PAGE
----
Gene Swindoll, Gene's Page

Bulldog Linebacker Battles Back from Knee Surgeries with Junior Year Ambitions

Dezmond Harris has his own incentives for risking return of course. Just in case, there is fresh motivation coming from another source.

“My little sister, she’s getting into sports now,” Harris explained. “So I had to show her that if you get a little injury you can’t let it hold you down!”

‘Little injury’? Right. Like maybe the Mississippi is a minor stream. Or Nick James drives a low-key truck. Only a Bulldog who has endured three, count ‘em, three serious knee surgeries is going to call that latest setback ‘little’.

Then again, by now Harris can take just about any sort of setback in stride. Just the fact he’s still striding a football field is a victory in itself. That the fourth-year junior is right back in the middle linebacker rotation says so much more about Harris’ resilience.

And, sense of humor? He certainly sees the lighter side of so much time with a knife to a knee. In fact…

“I can almost fix one myself!” he joked. “I mean, I haven’t been awake in surgery, but I could probably fix it. I’ve seen the surgery, I know how it works.”

The real work has been all Harris. He’s come back from ACL tears in the right (high school) and left (2014, 2015) knees. And come back each time, if not as strong as before at least close enough. Take his most recent rehab, after going down last October 17 in the Louisiana Tech game.

“Right after I got cleared to run I ran a 4.5. Somewhere around there.” This reflects the sheer athletic ability that so enthralled then-linebacker coach Geoff Collins during Harris’ 2013 work on scout defense. And, which has left ensuring position coaches and coordinators hoping somehow, some way the deserving Dog can put in an uninterrupted season. He’s played in 13 games over two varsity years.

Peter Sirmon likes Harris well enough to shift him to middle linebacker this preseason. Maybe some of it had to do with moving Gerri Green to viper. Or maybe Harris has that sort of potential to make plays.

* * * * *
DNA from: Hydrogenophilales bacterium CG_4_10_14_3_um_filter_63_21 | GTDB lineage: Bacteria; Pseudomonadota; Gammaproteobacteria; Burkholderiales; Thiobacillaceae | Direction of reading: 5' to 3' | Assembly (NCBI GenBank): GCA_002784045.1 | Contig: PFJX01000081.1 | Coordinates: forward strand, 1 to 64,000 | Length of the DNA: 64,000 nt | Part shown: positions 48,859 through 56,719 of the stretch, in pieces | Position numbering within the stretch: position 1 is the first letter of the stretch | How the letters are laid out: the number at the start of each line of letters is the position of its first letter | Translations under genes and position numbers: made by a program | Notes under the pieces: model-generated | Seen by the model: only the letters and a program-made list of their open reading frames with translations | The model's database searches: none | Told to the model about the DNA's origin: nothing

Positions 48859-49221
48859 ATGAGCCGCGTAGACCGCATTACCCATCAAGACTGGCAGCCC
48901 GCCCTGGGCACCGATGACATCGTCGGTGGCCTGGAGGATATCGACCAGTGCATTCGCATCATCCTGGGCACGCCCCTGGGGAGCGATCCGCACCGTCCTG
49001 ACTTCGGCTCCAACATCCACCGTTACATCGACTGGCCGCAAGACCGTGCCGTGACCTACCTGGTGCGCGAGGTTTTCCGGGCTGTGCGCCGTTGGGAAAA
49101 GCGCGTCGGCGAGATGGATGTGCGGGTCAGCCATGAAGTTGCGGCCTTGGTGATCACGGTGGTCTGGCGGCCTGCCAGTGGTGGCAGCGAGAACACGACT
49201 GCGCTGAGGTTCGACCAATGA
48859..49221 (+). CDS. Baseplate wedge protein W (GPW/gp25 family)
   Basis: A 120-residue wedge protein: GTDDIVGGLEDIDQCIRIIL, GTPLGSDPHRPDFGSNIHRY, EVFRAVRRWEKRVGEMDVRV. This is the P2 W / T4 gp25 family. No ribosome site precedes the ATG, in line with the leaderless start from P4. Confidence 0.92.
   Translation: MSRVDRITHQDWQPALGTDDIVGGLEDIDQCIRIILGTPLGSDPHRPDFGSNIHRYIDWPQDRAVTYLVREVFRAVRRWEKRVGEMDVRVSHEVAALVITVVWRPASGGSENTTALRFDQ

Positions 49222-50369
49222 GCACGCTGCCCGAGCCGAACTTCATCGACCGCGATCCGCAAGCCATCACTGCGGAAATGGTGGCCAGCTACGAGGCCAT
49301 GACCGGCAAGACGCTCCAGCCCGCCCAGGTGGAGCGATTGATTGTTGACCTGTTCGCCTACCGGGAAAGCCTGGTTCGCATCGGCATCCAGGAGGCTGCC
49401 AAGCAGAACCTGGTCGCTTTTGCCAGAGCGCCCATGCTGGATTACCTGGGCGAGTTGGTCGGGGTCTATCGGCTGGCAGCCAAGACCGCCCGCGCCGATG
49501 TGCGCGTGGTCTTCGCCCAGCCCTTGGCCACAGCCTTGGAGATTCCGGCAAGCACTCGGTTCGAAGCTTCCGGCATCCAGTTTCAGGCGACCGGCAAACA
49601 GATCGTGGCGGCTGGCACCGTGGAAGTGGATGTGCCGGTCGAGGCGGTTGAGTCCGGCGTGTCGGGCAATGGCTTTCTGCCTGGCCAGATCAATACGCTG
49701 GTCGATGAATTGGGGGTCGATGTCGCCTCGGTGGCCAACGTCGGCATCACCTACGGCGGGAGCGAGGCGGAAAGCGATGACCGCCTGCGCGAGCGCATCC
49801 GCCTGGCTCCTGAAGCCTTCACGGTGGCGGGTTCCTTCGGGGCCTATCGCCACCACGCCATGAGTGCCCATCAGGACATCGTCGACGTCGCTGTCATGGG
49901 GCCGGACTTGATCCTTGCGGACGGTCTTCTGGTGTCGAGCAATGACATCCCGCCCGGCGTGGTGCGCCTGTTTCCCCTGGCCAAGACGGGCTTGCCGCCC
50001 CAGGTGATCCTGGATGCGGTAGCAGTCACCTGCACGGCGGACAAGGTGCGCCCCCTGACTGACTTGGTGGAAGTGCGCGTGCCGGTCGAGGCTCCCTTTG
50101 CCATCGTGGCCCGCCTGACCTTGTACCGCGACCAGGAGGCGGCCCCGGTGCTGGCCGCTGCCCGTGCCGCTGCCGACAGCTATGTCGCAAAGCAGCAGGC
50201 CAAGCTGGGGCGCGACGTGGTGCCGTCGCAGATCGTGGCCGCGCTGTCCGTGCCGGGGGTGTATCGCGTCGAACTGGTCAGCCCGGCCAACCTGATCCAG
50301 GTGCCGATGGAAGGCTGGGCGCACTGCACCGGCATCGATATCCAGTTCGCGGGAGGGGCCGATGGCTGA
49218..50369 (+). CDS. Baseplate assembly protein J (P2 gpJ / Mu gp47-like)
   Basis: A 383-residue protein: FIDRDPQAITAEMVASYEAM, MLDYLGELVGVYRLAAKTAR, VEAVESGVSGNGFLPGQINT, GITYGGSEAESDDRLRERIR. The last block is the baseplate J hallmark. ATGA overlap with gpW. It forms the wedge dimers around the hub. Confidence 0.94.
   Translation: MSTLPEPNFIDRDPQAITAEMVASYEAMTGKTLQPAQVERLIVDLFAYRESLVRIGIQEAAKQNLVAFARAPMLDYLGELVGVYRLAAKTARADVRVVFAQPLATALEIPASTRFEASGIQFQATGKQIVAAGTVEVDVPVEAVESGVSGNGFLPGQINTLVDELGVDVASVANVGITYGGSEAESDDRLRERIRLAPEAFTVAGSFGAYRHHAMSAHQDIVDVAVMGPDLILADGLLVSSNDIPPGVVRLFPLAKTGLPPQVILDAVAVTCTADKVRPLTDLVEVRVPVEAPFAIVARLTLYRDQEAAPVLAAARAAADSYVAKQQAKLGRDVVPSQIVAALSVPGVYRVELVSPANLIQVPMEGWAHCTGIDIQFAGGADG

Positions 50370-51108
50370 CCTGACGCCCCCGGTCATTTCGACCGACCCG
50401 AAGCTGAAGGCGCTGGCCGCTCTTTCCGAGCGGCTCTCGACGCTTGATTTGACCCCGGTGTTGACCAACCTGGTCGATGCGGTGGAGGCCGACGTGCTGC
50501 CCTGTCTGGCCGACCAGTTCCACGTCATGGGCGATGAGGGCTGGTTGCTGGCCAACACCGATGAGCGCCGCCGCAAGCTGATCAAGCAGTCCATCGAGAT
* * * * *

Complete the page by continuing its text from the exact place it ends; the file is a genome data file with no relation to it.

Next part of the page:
“I guess to move people around to certain positions,” Harris said. “I know I’m stronger, faster, maybe that’s what they saw in me.” For his part he likes being able to see the whole field from middle, having practiced and played before at both sam and will.

“I do like the responsibility. I wouldn’t mind playing on the outside or with my hand on the ground. It really doesn’t matter.” Because, he said, linebacking is linebacking.

“Just get to the ball and get him on the ground.”

Like the rest of the linebackers, all positions, Harris has bought into Sirmon’s style. Of course he’s had to be adaptable in coaching anyway, going from Collins to Manny Diaz to now Sirmon. He has taken something from each.

“I have. A little bit of technique, a little bit of go-get-it here and there. They all come at you strong and want the best for you, so it’s really how you take it.” Take it from the hot and emotional Collins; the icy and collected Diaz; and now “Coach Sirmon is a little bit of both.”

But again, Harris doesn’t need a position coach or coordinator to keep him going. Winning his way back on the field, time after time after time, shows his internal motivation.

“I mean, it’s all about will. I’ve got a tremendous support system. My Mom, my whole family encouraged me to keep going, keep going.” And most of all, there’s Keniya, the 13-year-old sister who “No doubt!” is harder on him than even the MSU coaches.

“She’s 13, now she’s getting into high school sports more. I can’t show no weakness.”

Just the opposite. Harris intends to stay strong for an entire Mississippi State season this time. And, to never go under a knife again.

“Of course anybody that’s been through injuries will tell you that. Just to make it through a whole season, make it through this game and keep going.”

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